Air and Space Power Journal-Africa and Francophonie, Maxwell AFB, AL
/ Published December 31, 2014
Rémy M. Mauduit
With this issue, we celebrate ASPJ–A&F’s ninth anniversary. We also wish you all the best for the New Year.
Nikolas Emmanuel, PhD
The research addresses the significant challenges confronting African states at the forefront of conflict management on the continent. It begins with a simple observation: since the end of the Cold War, African states have been increasingly asked to provide peacekeeping forces to assist their neighbors embroiled in civil war and state crises. A variety of sub-regional, regional and international bodies have facilitated the deployment of troops from these relatively stronger states. Supporting this trend, the international community finds it convenient to argue for African peacekeeping efforts in Africa. But what kinds of solutions are really being provided? In addressing these points, this paper looks at the current active multilateral peacekeeping operations in Africa. The overall objective is to arrive at a better understanding of the critical African actors that are increasingly being pushed to the forefront to undertake peacekeeping on the continent.
Lt Col Aaron D. Burgstein, USAF
Following World War One, the French built a masterful line of forts to defend themselves from potential attacks by Germany. These defenses, unmovable and unable to take the offensive, were quickly flanked and overwhelmed by the combined arms of the German military. Similarly, communication can either make a static response to events or take the offensive, getting in front of the story and thereby conveying one's messages to key publics ahead of any adversary. True success in a modern operation demands that leaders and their communicators take a proactive, offensive approach, using all aspects of their communication tools. More importantly, these efforts must be organized in advance and duly incorporated into the operation's plans. Failure to do so can result in severe degradation to the mission and cause undue stress to those involved. Planning for communication in an organized, targeted manner furthers an operation's intent and its chances of success. The United States--specifically, its military--must have a well-thought-out, organized plan to communicate in all operations.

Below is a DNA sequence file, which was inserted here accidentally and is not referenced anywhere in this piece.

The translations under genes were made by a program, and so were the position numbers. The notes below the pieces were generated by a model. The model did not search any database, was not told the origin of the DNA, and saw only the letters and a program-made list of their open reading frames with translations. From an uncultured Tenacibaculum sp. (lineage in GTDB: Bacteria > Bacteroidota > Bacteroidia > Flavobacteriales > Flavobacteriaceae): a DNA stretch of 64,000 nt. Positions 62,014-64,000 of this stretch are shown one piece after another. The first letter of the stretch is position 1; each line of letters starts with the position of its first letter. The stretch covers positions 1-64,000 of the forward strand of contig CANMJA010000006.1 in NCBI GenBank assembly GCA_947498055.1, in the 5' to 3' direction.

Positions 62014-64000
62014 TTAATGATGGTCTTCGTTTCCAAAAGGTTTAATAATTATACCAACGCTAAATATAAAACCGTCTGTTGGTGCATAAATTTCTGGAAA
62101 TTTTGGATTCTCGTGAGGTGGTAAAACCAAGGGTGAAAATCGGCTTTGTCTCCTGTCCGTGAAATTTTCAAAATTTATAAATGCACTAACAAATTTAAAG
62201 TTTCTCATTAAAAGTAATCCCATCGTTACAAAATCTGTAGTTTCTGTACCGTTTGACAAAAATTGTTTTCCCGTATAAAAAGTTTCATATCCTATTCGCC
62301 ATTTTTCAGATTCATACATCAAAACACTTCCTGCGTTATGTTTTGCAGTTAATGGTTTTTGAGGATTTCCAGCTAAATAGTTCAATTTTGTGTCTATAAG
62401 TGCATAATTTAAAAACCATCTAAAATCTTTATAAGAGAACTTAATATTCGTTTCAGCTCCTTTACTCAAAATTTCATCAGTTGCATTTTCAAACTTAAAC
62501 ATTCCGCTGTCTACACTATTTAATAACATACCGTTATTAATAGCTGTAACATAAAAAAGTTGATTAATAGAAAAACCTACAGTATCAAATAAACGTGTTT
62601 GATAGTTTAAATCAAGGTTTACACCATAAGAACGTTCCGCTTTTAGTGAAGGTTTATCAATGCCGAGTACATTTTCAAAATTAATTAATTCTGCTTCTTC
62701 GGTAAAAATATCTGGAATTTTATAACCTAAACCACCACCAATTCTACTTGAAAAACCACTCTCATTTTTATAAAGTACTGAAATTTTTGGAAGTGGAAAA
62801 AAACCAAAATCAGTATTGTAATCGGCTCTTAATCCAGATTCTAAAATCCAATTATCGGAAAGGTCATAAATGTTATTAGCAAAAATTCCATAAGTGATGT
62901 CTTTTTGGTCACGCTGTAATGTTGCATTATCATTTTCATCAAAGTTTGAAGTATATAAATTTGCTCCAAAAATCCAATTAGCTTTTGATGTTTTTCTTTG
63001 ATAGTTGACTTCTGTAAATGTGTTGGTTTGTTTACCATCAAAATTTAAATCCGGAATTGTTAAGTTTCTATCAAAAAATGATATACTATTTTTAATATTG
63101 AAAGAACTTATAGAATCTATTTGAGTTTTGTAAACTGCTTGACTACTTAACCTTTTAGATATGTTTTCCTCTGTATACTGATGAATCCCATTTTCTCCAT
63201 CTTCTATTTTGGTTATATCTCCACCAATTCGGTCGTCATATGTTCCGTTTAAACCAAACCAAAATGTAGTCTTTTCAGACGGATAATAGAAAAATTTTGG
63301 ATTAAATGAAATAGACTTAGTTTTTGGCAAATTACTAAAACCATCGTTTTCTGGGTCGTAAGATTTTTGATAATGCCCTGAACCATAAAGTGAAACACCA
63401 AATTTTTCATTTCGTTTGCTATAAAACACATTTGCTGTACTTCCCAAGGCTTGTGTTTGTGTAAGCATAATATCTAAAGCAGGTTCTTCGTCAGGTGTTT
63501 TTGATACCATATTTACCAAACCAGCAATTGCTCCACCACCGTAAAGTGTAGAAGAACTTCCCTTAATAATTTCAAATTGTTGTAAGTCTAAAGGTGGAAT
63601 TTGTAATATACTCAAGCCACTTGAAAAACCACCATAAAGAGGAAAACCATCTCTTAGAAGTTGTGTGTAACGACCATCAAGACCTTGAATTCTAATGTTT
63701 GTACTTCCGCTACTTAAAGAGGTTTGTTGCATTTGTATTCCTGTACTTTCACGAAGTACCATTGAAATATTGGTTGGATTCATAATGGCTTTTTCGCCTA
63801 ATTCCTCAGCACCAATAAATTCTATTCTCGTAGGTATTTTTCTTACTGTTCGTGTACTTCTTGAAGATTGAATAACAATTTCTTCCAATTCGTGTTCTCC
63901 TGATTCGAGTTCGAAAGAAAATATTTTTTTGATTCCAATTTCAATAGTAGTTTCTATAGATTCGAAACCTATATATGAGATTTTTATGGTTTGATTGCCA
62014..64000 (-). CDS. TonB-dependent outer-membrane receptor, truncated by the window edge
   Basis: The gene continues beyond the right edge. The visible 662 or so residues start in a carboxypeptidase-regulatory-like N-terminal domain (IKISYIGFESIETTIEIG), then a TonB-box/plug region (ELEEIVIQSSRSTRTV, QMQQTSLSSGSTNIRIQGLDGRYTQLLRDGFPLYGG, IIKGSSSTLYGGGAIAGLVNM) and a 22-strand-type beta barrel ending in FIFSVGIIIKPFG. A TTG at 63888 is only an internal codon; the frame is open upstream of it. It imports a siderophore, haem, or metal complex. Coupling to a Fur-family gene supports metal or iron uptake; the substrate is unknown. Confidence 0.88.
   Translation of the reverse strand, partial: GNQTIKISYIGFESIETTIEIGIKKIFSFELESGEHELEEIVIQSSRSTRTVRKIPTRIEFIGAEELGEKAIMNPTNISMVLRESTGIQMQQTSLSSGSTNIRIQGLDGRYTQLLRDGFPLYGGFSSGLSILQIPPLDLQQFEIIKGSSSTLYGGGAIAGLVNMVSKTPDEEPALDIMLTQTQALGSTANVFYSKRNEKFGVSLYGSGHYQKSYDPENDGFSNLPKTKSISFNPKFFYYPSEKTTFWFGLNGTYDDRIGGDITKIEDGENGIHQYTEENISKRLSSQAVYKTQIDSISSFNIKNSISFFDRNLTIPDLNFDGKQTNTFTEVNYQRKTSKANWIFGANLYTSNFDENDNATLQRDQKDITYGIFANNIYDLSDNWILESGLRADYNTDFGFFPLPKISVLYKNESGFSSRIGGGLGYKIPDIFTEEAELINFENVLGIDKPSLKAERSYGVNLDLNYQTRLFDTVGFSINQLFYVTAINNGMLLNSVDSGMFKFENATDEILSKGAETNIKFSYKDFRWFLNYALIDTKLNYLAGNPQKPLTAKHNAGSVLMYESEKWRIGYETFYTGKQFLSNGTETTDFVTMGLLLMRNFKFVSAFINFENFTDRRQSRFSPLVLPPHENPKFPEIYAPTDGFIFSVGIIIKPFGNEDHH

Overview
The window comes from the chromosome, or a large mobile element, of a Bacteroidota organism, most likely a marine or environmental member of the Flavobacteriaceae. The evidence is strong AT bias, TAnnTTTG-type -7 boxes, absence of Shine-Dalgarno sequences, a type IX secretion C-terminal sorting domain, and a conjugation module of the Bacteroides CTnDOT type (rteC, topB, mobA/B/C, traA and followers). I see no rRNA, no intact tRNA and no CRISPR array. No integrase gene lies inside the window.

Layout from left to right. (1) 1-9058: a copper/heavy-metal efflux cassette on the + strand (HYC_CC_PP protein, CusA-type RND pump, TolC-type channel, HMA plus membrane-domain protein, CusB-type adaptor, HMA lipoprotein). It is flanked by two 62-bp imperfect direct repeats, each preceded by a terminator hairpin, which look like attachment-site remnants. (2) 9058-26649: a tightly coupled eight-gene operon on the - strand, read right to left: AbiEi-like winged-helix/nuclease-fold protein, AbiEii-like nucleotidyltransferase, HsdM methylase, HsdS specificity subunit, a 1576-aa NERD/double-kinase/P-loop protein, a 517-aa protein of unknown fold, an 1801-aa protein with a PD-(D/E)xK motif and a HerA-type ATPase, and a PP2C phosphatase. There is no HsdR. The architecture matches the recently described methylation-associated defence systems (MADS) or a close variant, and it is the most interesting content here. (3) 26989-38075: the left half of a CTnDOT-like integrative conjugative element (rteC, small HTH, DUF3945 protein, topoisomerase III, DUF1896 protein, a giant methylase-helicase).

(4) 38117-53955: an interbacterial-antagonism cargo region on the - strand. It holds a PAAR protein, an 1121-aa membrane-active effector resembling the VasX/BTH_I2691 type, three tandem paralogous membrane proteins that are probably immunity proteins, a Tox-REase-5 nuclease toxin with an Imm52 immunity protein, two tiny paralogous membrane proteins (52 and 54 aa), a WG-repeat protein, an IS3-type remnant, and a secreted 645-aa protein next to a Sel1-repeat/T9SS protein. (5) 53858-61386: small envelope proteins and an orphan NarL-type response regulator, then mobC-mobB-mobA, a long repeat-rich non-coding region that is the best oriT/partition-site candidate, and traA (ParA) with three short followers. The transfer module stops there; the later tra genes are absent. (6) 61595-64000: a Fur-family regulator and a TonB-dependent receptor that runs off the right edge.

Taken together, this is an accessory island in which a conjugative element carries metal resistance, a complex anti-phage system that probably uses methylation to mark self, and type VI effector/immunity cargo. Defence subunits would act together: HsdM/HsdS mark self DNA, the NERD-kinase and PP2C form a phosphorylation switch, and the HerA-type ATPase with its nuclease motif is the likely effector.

Aaron G. Sander
Tasawar Baig, PhD
World politics is in transition. In recent times, patterns of international diffusion have been accelerated both at the regional and international levels. However, the historic geo-political fissures that remain have become barriers to diffusion. This paper is meant to highlight locales of historic instability. As people, through states and empires, have sought greater influence in their surrounding territories, inevitably they have encountered indigenous obstacles. On occasions this has been overcome by sheer force, and others may resemble envelopment more through mutual trade and temperance. Research hopes to show that fissures long entrenched along lines of division, with examples stretching from Europe to South Asia, have their origins in pressures of (external) control; and that rather than they being insurmountable, they may be mended through locally sustained in(ter)dependence. The structure of the paper will focus on two/three case studies (the Jirecek Line through Central Eastern Europe, and the Durand Line on the Afghanistan-Pakistan border), which will present their formation via the friction of empires and propose methods for these regions to overcome their fissures through local [(in)(ter)]dependencies.
The following overview outlines the primary long-term factors of the CAR crisis of 2013. These factors can also serve as indicators for the way ahead as it relates to security and humanitarian operations. Although the situation on the ground in CAR today is the direct result of near-term chaotic events, many long-term issues underlie the latter. The overt and visible causes of the conflict are known: bad governance, poverty, social fracture, endemic corruption, and the overall absence of experienced political leadership. This situation is merely the tip of the iceberg, though. Under the surface lie three long-standing, complex, and intertwined cultural factors that contribute to the instability in CAR.
Maj David Blair, USAF
There is nothing new under the sun; it is exceedingly unlikely that we will invent a new error. Therefore, let us ask the Ghosts of Empire Past to show us the errors of their ways so that we don’t make them ourselves: Darius from Gaugamela, epitome of centralized control and centralized execution; the admirals of the Spanish Armada and their one-mistake Spanish Navy; and the Caesar's commanders, choosing quantity over quality and hardware over humans. The following is a distillation of lessons learned from the distant past, offered in the hope that we will not add our name to the roll call of eclipsed empires, at least in my lifetime or that of my children.
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